Since US labor laws have begun to catch up to the unpaid intern loophole that augmented many sales and marketing departments with armies of interns, US companies have had to find new ways to source unskilled labor to scale efficiently. CRM vendors answer to this problem has resulted in these platforms increasingly improving efficiency through artificial intelligence. Corporate greed isn’t the only thing driving this trend though, AI’s rise in pretty much every business and consumer sector has made “dumb” CRMs nonstarters.
According to Salesforce & IDC Research, "AI associated with CRM activities will boost global business revenue from the beginning of 2017 to the end of 2021 by $1.1 trillion."
The movement towards automated, touchless sales processes (that do not require human intervention) is well underway. Products and services with simple, well-defined pricing models can already be purchased without the help of a person, but AI-augmented ‘light-touch’ sales processes are now becoming more common, as well. This allows prospects to ask questions and receive pre-programmed responses, while intelligent routing systems connect prospects to a salesperson when a more substantive interaction becomes necessary. Sales enablement opportunities through targeted prospecting and automated Account Based Marketing (ABM) campaign abound as AI becomes more accessible. Chatbots and related tools will become more adept at moving leads down the funnel, too.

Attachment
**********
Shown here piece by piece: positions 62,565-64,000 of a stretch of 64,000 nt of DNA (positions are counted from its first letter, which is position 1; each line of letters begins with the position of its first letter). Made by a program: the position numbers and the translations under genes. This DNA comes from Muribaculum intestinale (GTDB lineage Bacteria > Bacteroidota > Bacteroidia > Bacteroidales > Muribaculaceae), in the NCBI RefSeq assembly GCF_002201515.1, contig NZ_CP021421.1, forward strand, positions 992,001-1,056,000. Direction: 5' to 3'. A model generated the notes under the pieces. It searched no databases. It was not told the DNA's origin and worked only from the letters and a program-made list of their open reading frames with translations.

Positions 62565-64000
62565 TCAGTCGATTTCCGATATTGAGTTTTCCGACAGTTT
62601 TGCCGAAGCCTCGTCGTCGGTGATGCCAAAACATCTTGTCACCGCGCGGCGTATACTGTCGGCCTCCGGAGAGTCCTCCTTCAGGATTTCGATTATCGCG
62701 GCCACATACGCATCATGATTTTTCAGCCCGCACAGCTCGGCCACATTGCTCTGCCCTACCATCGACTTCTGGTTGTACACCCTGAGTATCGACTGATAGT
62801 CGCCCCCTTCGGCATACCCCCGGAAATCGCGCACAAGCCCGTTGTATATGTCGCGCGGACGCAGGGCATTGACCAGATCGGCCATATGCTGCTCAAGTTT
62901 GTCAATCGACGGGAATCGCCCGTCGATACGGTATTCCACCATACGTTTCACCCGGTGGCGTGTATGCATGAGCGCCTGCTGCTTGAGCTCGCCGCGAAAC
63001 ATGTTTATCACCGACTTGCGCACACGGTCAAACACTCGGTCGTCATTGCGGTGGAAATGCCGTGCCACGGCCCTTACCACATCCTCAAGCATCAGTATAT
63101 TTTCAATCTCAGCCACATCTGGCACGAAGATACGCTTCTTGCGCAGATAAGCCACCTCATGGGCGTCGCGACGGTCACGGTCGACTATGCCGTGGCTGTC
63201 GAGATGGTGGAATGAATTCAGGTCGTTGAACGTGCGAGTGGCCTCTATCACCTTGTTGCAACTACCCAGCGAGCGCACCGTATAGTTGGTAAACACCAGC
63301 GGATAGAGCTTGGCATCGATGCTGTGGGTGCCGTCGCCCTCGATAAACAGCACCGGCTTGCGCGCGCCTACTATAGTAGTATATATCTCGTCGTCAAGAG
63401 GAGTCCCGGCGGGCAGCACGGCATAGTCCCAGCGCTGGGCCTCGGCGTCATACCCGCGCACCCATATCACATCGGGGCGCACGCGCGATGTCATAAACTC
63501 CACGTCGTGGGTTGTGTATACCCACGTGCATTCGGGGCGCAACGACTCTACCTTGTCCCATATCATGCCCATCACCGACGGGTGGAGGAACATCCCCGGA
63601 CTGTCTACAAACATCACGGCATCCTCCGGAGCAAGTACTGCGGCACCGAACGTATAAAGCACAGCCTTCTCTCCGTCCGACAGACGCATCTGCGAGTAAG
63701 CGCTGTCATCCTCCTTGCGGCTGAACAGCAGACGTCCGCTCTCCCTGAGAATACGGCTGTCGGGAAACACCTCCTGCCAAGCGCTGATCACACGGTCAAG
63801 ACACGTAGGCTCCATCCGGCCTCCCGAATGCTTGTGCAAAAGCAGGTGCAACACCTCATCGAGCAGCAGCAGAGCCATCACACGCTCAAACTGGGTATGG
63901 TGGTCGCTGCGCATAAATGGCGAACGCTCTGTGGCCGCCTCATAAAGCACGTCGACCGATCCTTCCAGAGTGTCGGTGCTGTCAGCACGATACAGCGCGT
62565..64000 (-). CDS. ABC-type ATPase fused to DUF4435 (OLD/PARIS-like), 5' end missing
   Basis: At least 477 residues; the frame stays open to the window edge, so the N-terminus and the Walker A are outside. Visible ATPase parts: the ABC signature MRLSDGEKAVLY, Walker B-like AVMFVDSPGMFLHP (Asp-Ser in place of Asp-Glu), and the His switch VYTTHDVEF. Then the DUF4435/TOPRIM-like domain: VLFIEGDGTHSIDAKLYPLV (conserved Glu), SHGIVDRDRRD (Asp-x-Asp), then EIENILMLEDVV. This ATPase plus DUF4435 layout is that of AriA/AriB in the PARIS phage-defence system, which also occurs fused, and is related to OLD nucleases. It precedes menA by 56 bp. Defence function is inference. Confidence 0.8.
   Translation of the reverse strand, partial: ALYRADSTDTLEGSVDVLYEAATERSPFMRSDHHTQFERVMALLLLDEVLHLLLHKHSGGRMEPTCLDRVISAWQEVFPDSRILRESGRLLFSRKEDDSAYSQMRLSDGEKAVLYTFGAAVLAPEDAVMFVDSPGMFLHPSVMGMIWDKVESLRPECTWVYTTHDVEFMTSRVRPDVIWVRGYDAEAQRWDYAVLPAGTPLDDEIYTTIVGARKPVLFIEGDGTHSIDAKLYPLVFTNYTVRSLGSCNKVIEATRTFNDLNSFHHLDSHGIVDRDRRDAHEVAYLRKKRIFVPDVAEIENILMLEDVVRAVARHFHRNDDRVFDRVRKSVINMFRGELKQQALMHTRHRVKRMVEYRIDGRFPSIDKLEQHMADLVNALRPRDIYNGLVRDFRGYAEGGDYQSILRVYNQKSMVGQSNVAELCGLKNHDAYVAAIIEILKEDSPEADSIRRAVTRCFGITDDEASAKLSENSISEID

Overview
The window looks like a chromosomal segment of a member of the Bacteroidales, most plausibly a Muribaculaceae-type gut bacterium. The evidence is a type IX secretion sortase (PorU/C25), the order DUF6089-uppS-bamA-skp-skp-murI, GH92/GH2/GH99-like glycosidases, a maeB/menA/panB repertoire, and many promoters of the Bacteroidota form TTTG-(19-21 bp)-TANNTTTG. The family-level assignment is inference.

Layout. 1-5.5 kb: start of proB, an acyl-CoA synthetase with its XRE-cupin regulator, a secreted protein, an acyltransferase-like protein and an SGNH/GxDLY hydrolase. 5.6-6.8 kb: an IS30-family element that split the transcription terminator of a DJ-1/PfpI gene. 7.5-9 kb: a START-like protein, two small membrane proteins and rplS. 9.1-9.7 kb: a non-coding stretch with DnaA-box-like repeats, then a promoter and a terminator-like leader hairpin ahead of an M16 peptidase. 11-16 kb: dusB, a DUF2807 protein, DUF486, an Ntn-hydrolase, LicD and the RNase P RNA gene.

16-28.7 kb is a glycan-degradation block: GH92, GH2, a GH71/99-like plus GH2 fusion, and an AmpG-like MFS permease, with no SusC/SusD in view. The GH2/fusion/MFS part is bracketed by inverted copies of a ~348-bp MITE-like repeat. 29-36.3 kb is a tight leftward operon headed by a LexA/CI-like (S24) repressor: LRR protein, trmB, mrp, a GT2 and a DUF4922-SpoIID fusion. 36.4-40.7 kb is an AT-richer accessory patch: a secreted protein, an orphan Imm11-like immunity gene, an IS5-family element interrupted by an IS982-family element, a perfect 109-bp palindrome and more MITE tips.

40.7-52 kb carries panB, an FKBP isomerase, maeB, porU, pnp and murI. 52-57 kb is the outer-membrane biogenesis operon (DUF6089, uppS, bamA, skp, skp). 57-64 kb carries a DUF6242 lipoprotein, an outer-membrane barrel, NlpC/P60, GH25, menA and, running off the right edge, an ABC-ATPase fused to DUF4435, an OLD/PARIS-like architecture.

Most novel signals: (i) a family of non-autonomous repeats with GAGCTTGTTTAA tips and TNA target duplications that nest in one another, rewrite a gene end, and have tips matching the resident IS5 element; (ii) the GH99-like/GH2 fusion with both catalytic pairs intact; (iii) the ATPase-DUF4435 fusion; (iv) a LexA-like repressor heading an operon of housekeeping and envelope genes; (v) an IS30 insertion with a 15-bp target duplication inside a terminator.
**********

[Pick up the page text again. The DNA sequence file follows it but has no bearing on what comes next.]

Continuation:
Forrester research found that customers who chat before making a purchase increase their average order value by 10%, and in average order value - for a "48% increase in revenue per chat hour and a 40% conversion rate."
Marketers will also increasingly take advantage of Artificial Intelligence, or AI, as it is built into the functionality of more and more of these used to supplement lead qualification/routing, contact enrichment, increasingly more sophisticated chat tools, and first-touch sales communications. Some examples are: Zoho’s Zia, Drift’s Chatbot, HubSpot’s Messages tool, Nimble Prospector, and Base Marketplace.
The Customer Relationship Management, or CRM, of tomorrow is a brand new animal. Technology is becoming more accessible, affordable, and SMB-friendly. Vendors are focusing on building platforms which increased performance over adaptability. Artificial Intelligence will touch your customer communications, ABM campaigns, and CRM data.
Big changes are here, and big changes are coming. Chat with the team at Salted Stone to learn more. We'll help you plan ahead, train accordingly, and Deal With It.*
*FYI - we're super happy to help with all of that.